The use of natural enemies against resistant ...

The use of natural enemies against resistant bacteria

In the foreseeable future, the use of antibiotics in poultry farming can be minimised by using natural enemies of harmful bacteria. This became clear during the ‘Romijn lecture' at the seminar of the Dutch branch of the WPSA on December 8 in Utrecht. For years the increase of antibiotic-resistant bacteria in livestock farming and in humans has been linked to poultry meat and eggs. 

The result is that consumers are increasingly driven by fear in their choice of foods, said Dr. Simone Hertzberger. According to her, supermarkets increasingly require the production and processing of those consumer products to be completely transparent.

Against the background of an increase in antibiotic-resistant bacteria, much work is being done to develop remedies that can put a stop to this growth. The first successes have been achieved by the Wageningen-based biotech company Micreos. Its CEO M. Offerhaus stated that the use of bacteriophages (phages) has been found to be successful. Phages are about 100 times smaller than bacteria but are their natural enemies. They are bacterium (species) specific and do not affect humans, animals or plants. Moreover, they do not affect the characteristics of processed foods.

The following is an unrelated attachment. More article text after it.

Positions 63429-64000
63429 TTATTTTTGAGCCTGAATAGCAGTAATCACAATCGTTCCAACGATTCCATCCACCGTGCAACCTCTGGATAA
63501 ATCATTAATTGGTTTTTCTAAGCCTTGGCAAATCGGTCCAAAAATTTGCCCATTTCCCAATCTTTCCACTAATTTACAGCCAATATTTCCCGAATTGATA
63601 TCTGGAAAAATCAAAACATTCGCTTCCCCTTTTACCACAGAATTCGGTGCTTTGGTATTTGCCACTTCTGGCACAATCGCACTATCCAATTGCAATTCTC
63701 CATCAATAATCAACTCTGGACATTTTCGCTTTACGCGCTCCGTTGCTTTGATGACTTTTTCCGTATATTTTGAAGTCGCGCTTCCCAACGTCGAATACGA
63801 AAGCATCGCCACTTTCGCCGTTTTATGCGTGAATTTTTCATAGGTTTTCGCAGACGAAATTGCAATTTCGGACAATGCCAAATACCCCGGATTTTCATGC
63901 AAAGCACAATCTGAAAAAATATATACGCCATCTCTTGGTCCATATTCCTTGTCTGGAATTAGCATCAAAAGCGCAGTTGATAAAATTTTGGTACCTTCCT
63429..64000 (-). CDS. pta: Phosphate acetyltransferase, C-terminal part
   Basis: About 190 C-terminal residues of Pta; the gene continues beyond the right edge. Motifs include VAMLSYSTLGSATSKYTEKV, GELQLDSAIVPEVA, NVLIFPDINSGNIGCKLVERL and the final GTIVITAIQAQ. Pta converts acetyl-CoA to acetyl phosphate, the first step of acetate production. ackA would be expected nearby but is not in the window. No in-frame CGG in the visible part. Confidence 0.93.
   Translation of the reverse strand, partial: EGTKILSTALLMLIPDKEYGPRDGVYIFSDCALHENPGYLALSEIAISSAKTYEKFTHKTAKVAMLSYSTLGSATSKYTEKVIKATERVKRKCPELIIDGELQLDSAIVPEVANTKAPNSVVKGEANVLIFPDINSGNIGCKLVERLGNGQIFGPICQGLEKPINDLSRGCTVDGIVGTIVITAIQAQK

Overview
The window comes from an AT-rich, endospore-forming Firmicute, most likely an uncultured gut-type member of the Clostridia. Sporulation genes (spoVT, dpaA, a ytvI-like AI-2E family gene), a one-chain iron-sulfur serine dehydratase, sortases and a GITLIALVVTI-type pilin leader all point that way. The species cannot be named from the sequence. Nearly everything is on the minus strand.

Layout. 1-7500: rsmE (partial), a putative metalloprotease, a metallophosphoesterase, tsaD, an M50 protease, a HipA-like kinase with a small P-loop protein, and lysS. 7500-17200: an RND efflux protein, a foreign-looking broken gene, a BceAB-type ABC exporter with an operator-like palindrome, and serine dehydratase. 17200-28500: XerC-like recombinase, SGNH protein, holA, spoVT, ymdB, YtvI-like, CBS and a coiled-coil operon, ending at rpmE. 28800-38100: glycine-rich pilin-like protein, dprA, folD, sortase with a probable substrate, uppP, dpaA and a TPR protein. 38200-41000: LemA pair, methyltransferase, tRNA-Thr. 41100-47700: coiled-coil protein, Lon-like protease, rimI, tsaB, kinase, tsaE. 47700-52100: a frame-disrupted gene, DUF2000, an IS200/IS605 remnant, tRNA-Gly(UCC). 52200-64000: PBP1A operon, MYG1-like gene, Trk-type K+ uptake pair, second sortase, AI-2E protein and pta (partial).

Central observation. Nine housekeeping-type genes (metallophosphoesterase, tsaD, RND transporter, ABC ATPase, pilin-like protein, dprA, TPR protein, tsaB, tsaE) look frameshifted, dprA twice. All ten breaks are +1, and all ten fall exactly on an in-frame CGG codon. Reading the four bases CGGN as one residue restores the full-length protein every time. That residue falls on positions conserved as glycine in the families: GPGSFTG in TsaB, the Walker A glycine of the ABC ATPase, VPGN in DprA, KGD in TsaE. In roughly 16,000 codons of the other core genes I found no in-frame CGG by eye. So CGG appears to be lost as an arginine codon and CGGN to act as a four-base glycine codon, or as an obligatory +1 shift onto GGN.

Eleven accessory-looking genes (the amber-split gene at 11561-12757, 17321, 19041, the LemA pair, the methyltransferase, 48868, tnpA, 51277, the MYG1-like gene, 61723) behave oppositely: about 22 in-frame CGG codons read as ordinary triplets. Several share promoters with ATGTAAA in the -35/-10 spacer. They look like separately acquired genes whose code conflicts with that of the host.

According to Prof. Dr. R. Ducatelle, University of Gent, a more likely medium-term solution is creating healthy bacterial intestinal profiles. For this, more attention to the non-digestible components of the feed is needed, because these promote the growth of bacteriocins. These bacteriocins are the natural enemies of harmful bacteria and provide a healthy bacterial balance in the intestines. If this is the case, the use of antibiotics will no longer be necessary and the excessive growth of antibiotic-resistant bacteria will be reduced.

Thus a positive picture was painted of the possibilities to reduce the use of antibiotics in poultry farming. An increasing number of farms show that they can do without. The main cause for concern is that the approach to antibiotics and resistant bacteria has become a political matter instead of a scientific one.
Source: World's Poultry Science Association (WPSA) www.wpsa.nl
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